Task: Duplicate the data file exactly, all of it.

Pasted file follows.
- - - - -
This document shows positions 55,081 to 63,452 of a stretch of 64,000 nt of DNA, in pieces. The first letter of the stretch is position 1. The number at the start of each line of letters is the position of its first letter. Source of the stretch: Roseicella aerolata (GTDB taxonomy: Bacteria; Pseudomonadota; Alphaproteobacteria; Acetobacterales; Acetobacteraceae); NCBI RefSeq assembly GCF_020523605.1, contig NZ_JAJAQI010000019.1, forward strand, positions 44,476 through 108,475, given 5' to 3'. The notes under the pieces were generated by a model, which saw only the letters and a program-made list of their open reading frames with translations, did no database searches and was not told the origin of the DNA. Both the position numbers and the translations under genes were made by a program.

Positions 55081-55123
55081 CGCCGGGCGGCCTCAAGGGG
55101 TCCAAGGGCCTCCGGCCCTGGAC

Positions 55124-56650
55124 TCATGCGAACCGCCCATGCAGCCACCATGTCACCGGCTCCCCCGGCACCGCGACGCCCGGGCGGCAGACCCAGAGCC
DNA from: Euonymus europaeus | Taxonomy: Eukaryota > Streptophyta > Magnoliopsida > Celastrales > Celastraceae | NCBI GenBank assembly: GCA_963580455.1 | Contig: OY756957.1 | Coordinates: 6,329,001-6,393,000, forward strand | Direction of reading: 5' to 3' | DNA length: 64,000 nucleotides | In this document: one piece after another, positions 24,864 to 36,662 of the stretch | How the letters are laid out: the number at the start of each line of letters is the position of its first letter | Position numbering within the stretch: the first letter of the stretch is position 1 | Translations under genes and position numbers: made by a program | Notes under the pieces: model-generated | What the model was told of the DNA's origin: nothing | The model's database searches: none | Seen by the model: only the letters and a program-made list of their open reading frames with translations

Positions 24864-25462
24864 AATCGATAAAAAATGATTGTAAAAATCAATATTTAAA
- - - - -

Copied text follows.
This document shows positions 55,081 to 63,452 of a stretch of 64,000 nt of DNA, in pieces. The first letter of the stretch is position 1. The number at the start of each line of letters is the position of its first letter. Source of the stretch: Roseicella aerolata (GTDB taxonomy: Bacteria; Pseudomonadota; Alphaproteobacteria; Acetobacterales; Acetobacteraceae); NCBI RefSeq assembly GCF_020523605.1, contig NZ_JAJAQI010000019.1, forward strand, positions 44,476 through 108,475, given 5' to 3'. The notes under the pieces were generated by a model, which saw only the letters and a program-made list of their open reading frames with translations, did no database searches and was not told the origin of the DNA. Both the position numbers and the translations under genes were made by a program.

Positions 55081-55123
55081 CGCCGGGCGGCCTCAAGGGG
55101 TCCAAGGGCCTCCGGCCCTGGAC

Positions 55124-56650
55124 TCATGCGAACCGCCCATGCAGCCACCATGTCACCGGCTCCCCCGGCACCGCGACGCCCGGGCGGCAGACCCAGAGCC
DNA from: Euonymus europaeus | Taxonomy: Eukaryota > Streptophyta > Magnoliopsida > Celastrales > Celastraceae | NCBI GenBank assembly: GCA_963580455.1 | Contig: OY756957.1 | Coordinates: 6,329,001-6,393,000, forward strand | Direction of reading: 5' to 3' | DNA length: 64,000 nucleotides | In this document: one piece after another, positions 24,864 to 36,662 of the stretch | How the letters are laid out: the number at the start of each line of letters is the position of its first letter | Position numbering within the stretch: the first letter of the stretch is position 1 | Translations under genes and position numbers: made by a program | Notes under the pieces: model-generated | What the model was told of the DNA's origin: nothing | The model's database searches: none | Seen by the model: only the letters and a program-made list of their open reading frames with translations

Positions 24864-25462
24864 AATCGATAAAAAATGATTGTAAAAATCAATATTTAAA